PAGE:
As we have recognized and as Treasury regulations make clear, CDP hearings are valid and satisfy the demands of due process if conducted by telephone or correspondence instead of face-to-face particularly where, as here, the taxpayer's proffered arguments are frivolous. See Ralidas v. United States , 169 Fed. App'x 390, 391 (5th Cir. 2006); 26 C.F.R. ╖ 301.6330-1(d)(2) Q&A-D6 ("CDP hearings . . . are informal in nature and do not require the Appeals officer or employee and the taxpayer, or the taxpayer's representative to hold a face-to-face meeting. A CDP hearing may, but is not required to, consist of a face-to-face meeting . . . .") and Q&A-D8 ("A face-to-face CDP conference concerning a taxpayer's underlying liability will not be granted if the request for a hearing or other taxpayer communication indicates that the taxpayer wishes only to raise irrelevant or frivolous issues concerning that liability."). 3 Because the issues Burnett indicated she would have raised in a face-to-face meeting were frivolous and because Burnett was offered a telephonic hearing as permitted by Treasury regulations, the Tax Court properly found that the IRS afforded Burnett an opportunity for an adequate CDP hearing.
3 ═ We note that Q&A-D8, which describes specific circumstances in which Appeals will not hold a face-to-face conference with the taxpayer because a conference will serve no useful purpose, was added to Treasury regulations effective November 16, 2006, after this case was on appeal. Q&A-D8 of the regulation provides that a face-to-face conference need not be offered if the taxpayer raises only frivolous arguments concerning the Federal tax system. This clarification was added because Q&A-D7, which sets forth where face-to-face hearings are to be held if offered, had been misinterpreted by some taxpayers as requiring the IRS to hold a face-to-face conference at the taxpayer's option. See Misc. Changes to Collection Due Process Procedures Relating to Notice and Opportunity for Hearing Upon Filing of Notice of Federal Tax Lien, 70 Fed. Reg. 54681, 54683 (proposed Sept. 15, 2005) (to be codified at 26 C.F.R. pt. 301). That is the same misinterpretation that Burnett relies upon.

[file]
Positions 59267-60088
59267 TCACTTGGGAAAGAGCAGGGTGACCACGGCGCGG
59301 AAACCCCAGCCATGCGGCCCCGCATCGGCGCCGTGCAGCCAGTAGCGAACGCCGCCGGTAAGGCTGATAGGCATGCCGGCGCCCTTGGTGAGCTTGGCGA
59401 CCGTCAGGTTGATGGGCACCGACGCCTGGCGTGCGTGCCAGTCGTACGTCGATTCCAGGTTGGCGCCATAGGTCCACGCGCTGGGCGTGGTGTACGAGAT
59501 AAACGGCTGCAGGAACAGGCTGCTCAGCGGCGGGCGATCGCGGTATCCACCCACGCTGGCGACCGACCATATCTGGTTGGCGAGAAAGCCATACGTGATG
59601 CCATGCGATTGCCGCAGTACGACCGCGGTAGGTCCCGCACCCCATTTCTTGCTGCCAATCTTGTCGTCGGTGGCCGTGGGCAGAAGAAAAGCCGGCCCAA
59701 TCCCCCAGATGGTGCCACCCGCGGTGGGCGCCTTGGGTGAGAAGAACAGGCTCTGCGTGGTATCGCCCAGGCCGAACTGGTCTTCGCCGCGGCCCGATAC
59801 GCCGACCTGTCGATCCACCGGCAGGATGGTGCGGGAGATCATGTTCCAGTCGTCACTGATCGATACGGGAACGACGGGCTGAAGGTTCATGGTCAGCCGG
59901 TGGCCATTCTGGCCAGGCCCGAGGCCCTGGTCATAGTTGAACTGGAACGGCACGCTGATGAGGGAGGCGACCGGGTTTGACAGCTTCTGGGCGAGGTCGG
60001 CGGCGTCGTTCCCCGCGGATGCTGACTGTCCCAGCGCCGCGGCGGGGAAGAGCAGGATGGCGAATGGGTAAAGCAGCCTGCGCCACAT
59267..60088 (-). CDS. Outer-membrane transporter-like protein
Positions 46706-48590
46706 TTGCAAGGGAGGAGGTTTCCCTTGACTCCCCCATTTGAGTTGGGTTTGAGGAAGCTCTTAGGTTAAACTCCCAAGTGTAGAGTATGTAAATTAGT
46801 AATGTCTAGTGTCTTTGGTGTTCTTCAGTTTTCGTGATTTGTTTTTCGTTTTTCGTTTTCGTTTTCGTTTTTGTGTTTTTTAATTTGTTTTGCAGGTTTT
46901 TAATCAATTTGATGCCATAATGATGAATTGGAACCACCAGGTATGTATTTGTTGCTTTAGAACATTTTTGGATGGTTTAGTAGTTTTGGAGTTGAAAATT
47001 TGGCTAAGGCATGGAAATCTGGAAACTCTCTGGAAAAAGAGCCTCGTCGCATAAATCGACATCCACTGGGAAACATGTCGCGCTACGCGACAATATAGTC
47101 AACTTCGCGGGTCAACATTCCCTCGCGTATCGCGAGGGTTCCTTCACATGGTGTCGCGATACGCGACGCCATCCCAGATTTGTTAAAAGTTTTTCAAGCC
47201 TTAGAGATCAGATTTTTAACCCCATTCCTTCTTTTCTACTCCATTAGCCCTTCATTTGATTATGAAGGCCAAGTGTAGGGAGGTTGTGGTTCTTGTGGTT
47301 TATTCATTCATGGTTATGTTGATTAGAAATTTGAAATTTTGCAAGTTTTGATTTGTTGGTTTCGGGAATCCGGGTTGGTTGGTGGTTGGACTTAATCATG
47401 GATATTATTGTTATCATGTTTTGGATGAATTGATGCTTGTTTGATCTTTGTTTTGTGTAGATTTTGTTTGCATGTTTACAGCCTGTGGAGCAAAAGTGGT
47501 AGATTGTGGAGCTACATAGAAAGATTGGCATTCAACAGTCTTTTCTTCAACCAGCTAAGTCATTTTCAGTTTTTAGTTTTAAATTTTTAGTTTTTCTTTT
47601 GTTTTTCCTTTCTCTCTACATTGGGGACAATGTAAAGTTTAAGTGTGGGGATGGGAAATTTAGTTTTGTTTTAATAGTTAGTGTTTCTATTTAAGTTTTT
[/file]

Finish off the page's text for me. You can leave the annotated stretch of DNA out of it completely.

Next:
2. Burnett further asserts that the Tax Court granted summary judgment on insufficient evidence. We find Burnett's objections to the scope of the administrative record without merit. No formal administrative record is required in informal adjudicative proceedings such as CDP hearings. See Kindred v. Comm'r , 454 F.3d 688, 696 & n.21 (7th Cir. 2006); Living Care Alternatives of Utica, Inc. v. United States , 411 F.3d 621, 624 (6th Cir. 2005). Further, while the pre-levy hearing statute and regulations do require verification that the requirements of any applicable law or administrative procedure have been met, 4 the law does not mandate that the Appeals Officer rely on any particular documents in satisfying the verification requirement. The notice of determination and attached explanation fully explained the rationale for the determination. We are satisfied that this thorough explanation for the final action taken provided an adequate basis for the Tax Court's conclusion that the Appeals Officer made a reasoned decision under the Internal Revenue Code and Treasury regulations. Living Care , 411 F.3d at 630.